New discovery changes the understanding of Duchenne muscular dystrophy

Duchenne muscular dystrophy (DMD) is caused by a genetic mutation and affects one in every 5,000 boys born. Because the affected gene is on the X chromosome, girls are carriers of the mutant gene but develop the disease only very rarely (one in about 50 million).

Children with the condition will need a wheelchair by their teenage years, and most will die in or before they reach their 30s.

Previously, it was widely believed DMD starts in myofibres - cells involved in contraction, which make up the bulk of any muscle. As a result, the search for a treatment had long been focused on these cells and how to deliver therapeutics to them.

New research has revealed the disease begins much earlier in cells destined to become muscle fibers, known as myoblasts.

The study, published in eLife, is part of an ongoing collaboration between scientists at the University of Portsmouth, CNRS, I-STEM, AFM in France and Maj Institute of Pharmacology of the Polish Academy of Sciences

The findings are significant because they change the way we understand the disease. We discovered the functions of myoblasts are severely affected by the absence of dystrophin, and these cells are critically important for normal muscle growth but also regeneration.

Because these myogenic cells malfunction, damaged muscle can't be repaired effectively. And any repaired myofiber will eventually need to be replaced, which will not happen without myogenic cells, so it becomes a vicious circle."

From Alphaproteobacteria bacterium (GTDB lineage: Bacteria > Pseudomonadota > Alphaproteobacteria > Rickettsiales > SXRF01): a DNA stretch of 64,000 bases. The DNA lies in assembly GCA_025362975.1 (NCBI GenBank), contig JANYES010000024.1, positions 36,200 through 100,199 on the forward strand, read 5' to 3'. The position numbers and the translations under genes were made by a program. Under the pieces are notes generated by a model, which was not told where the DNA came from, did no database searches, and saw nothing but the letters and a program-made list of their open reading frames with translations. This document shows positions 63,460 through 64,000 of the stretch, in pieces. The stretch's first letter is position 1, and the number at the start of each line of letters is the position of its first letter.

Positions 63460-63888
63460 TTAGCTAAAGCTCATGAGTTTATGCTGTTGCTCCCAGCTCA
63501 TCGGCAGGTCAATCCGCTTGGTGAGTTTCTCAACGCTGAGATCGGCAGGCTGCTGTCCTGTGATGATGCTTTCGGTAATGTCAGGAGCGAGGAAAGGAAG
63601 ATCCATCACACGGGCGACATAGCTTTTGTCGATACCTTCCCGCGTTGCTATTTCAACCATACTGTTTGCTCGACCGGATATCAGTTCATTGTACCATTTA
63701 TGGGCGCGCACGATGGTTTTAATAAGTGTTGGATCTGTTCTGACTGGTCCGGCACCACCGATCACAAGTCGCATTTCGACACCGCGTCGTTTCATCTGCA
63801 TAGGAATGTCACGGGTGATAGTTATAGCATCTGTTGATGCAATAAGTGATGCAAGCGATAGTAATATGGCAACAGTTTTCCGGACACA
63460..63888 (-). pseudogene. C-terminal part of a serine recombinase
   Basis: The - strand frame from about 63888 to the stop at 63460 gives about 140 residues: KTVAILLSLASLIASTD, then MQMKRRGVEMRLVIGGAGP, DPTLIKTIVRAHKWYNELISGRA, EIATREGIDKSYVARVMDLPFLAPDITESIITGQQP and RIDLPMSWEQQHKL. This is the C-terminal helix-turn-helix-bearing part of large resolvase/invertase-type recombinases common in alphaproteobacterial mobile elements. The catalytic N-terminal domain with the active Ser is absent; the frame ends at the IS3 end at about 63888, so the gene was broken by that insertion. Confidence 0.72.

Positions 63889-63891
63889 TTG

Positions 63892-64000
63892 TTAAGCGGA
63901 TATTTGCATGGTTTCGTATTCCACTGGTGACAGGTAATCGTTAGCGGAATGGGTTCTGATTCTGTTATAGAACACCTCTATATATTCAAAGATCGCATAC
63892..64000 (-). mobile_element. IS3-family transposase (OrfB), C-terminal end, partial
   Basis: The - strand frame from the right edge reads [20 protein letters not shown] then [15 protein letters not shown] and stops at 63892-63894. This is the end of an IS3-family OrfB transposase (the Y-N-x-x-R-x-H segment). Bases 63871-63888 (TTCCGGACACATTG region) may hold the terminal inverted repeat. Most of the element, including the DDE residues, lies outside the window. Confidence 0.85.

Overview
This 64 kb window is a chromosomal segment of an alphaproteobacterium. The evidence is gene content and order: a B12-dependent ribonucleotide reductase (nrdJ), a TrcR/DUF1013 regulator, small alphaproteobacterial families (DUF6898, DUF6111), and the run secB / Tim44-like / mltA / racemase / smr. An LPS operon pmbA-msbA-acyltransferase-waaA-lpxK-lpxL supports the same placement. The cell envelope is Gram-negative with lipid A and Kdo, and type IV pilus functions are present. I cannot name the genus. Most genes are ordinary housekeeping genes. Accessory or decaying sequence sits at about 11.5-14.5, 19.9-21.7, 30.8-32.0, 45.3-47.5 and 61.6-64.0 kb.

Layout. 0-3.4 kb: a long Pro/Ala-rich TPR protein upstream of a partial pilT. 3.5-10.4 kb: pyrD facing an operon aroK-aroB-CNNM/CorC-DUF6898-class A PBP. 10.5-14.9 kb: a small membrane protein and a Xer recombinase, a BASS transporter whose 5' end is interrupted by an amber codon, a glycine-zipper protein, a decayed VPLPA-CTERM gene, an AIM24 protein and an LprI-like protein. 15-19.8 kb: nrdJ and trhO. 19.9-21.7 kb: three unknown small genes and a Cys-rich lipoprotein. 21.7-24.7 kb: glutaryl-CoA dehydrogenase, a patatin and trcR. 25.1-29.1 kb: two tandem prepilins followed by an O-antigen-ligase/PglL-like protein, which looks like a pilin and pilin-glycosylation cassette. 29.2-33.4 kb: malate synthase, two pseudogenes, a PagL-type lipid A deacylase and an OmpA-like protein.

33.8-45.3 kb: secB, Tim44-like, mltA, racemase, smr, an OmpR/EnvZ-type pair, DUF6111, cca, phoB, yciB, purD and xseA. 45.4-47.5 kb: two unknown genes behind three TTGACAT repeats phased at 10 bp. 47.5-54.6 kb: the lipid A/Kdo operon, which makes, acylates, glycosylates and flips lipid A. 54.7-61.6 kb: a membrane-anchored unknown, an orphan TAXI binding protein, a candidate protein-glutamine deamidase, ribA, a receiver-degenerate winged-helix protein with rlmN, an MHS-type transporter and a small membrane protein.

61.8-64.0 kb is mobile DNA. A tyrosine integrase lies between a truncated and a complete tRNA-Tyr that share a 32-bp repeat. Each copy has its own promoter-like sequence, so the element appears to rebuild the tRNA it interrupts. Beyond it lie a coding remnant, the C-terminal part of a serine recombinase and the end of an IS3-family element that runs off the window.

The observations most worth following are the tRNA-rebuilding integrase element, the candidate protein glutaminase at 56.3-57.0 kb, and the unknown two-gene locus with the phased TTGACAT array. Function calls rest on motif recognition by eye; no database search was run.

Darek Gorecki, Senior Author, Professor, School of Pharmacy and Biological Sciences, University of Portsmouth

Last year, the team published results of modeling DMD to look at its development, from its initial trigger and first manifestation. They found evidence of abnormalities even before birth in the embryo. Most boys with DMD are diagnosed between two and five years old by which time the damage to their bodies is already significant. This delay in identifying the condition may be preventing therapeutic interventions that could help slow, if not stop, disease progression.

"At the moment we're targeting the late stage of this disease by treating patients in their teens when muscle degeneration has already taken its toll", added Professor Gorecki.

"Instead, if we try to correct cells that are at the beginning of the pathological process we might be able to delay muscle degeneration and extend a patient's lifespan. We can do this by identifying and treating DMD newborns and targeting myogenic cells."

The paper says new technologies could be the key to producing effective therapies for this devastating disease.

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